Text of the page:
While cooped-up residents were getting ready for the first signs of summer, residents of Sanford, Michigan, were picking up the pieces and sweeping away mud and water to see what the Tittabawassee River had left behind.
In May, an abundance of rain left dams to fail and the river to flood, taking the town of Sanford with it. Wayne Stover, business agent from Sheet Metal Workers Local 7, lived upstream and his property remained unscathed, but his neighbors weren’t so lucky.
“As a member of the community, I started helping,” Stover said. “We started trying to figure out what we could save. At this point right now, we have 40 families still displaced living in tents and campers with no financial help. They’re paying for this with what little they have. Some had to walk away from their homes.”
While some homes had 2 to 3 feet of water, the river had completely filled others to the ceiling. Homes also were picked up off their foundations and carried downstream where they were demolished in the current.
Stover approached leadership at Local 7, including instructor Dan Bryant and training coordinator Darek Scarlavai, to see if any apprentices could help with the project. Together, they chose apprentices who had good grades and were ahead in their shop projects.
The group, which also included Local 7 Business Agent James Callahan and organizers John Coleman and Mike Salas, started with demolition and moved toward duct and furnace replacement. As of October, they finished work on four homes, but they helped out on a total of 50 homes out of the 300 that were affected. All together, the group has accumulated about 40 volunteer hours each on the project.
“It looked like a war zone,” Salas said.
“If it wasn’t covered in mud, it was washed away,” Coleman added. “It was really tough to see.”
The project also was used as an educational opportunity for the participating fourth-year apprentices, which included Scott Beecher, Matthew Blehm, Ben Rohde and Ethan Neuenfeldt.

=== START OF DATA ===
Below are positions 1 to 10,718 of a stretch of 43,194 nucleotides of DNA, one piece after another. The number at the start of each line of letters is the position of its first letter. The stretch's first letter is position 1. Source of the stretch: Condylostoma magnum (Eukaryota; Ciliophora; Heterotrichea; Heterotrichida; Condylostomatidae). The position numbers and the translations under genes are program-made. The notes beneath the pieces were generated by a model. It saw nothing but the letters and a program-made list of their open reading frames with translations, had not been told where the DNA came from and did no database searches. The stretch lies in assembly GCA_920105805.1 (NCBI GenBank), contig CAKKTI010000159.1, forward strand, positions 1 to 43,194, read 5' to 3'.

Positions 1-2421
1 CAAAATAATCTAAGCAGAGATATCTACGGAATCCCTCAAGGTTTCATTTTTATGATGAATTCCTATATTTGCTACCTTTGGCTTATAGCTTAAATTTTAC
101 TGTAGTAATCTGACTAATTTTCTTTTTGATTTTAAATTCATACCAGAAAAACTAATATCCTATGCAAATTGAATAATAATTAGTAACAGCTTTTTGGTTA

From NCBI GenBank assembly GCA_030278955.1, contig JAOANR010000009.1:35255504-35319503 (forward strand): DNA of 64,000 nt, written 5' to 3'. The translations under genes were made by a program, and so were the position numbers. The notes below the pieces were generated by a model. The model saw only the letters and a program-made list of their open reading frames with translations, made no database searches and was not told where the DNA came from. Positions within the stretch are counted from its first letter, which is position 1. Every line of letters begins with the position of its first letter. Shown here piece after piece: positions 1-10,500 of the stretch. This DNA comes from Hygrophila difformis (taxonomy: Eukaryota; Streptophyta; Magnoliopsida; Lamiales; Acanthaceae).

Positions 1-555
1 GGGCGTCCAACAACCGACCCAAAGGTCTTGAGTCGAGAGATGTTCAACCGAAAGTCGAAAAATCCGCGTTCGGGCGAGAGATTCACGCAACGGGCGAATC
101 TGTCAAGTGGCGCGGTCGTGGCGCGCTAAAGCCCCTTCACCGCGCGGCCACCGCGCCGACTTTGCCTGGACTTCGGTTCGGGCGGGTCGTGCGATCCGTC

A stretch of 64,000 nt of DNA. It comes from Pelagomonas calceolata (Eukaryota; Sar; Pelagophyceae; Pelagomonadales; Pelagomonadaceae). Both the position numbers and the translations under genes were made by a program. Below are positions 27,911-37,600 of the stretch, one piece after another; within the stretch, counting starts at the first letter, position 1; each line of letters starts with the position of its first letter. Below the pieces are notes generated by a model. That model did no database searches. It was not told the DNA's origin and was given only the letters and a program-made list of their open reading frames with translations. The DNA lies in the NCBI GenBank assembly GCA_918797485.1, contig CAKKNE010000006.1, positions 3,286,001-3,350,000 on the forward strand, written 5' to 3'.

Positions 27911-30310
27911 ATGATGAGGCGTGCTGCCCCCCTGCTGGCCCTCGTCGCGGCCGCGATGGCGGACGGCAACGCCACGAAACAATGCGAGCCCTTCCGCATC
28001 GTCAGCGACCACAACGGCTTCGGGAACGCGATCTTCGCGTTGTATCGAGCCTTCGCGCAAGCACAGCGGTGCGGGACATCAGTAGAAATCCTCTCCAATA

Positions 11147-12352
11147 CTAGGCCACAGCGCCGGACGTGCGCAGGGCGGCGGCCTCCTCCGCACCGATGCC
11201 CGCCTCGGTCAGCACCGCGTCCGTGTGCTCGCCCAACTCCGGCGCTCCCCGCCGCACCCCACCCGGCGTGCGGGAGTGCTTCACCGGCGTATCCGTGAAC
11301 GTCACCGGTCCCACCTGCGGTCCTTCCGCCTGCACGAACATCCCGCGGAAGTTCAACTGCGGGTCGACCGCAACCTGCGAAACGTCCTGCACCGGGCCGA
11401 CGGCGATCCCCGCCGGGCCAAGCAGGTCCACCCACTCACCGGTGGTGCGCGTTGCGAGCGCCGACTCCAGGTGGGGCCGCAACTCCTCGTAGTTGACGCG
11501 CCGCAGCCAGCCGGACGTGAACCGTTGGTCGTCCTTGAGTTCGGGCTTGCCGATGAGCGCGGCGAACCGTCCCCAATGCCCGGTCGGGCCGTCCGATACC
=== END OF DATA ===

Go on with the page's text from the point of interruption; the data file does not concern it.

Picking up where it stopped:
“You can show them tricks, and we learned from the apprentices, too,” Stover said. “They got to be out on the job site with us. We took that extra time to teach them.”
Even though Local 7 apprentices are trained in all aspects of the trade, they may work more in one specialty, depending on their employer, Scarlavai said. For instance, an apprentice and journeyman who typically work for industrial contractors got to stretch their duct-installation muscles, which they seldom get to use.
“We want our apprentices to be able to do everything,” he added. “For these guys, it was a real eye-opener. It’s really nice for me to see the things we try to focus on at the training center they also focus on in real life on the job site.”
The experience was overwhelming, but apprentices were grateful for the opportunity to not only learn more about their trade but help out fellow citizens of Michigan.
“I could see the destruction these people had to deal with,” Rohde said. “I was happy to help in any way.”
Materials used to work on the homes were donated by U.S. Sheet Metal, Dee Cramer, Wendling Sheet Metal and Smillie Plumbing, Heating and Air Conditioning.
“These people lost everything they owned, and in the end, it’s the community that came together to try to give them their lives back,” Coleman said. “It’s guys like Wayne and these apprentices who stepped up to help people they don’t even know.”
If you would like to help Local 7 further assist the residents of Sanford, contact Wayne Stover at (989) 225-0095 or send an email to email@example.com.
Apprentices receive college-accredited training during the program in AutoCAD, air balancing, refrigeration/service, welding and heating, ventilation and air conditioning (HVAC) design, fabrication and installation. While they are learning in the classroom, they are gaining skills on the job site including installation of architectural sheet metal, kitchen equipment and duct for heating and air conditioning systems in residential and commercial buildings.
The goal is for apprentices to graduate with a college degree, zero college debt and a career to last a lifetime. More than 14,000 apprentices participate in 148 training centers across the United States and Canada, learning curriculum and using the free training materials provided by the International Training Institute (ITI), the education arm of the unionized sheet metal, air conditioning and welding industry.
For more information about ITI and its available training curriculum for members covering sheet metal trade work, visit the website or call 703-739-7200.
Originally posted on Eye on Sheet Metal.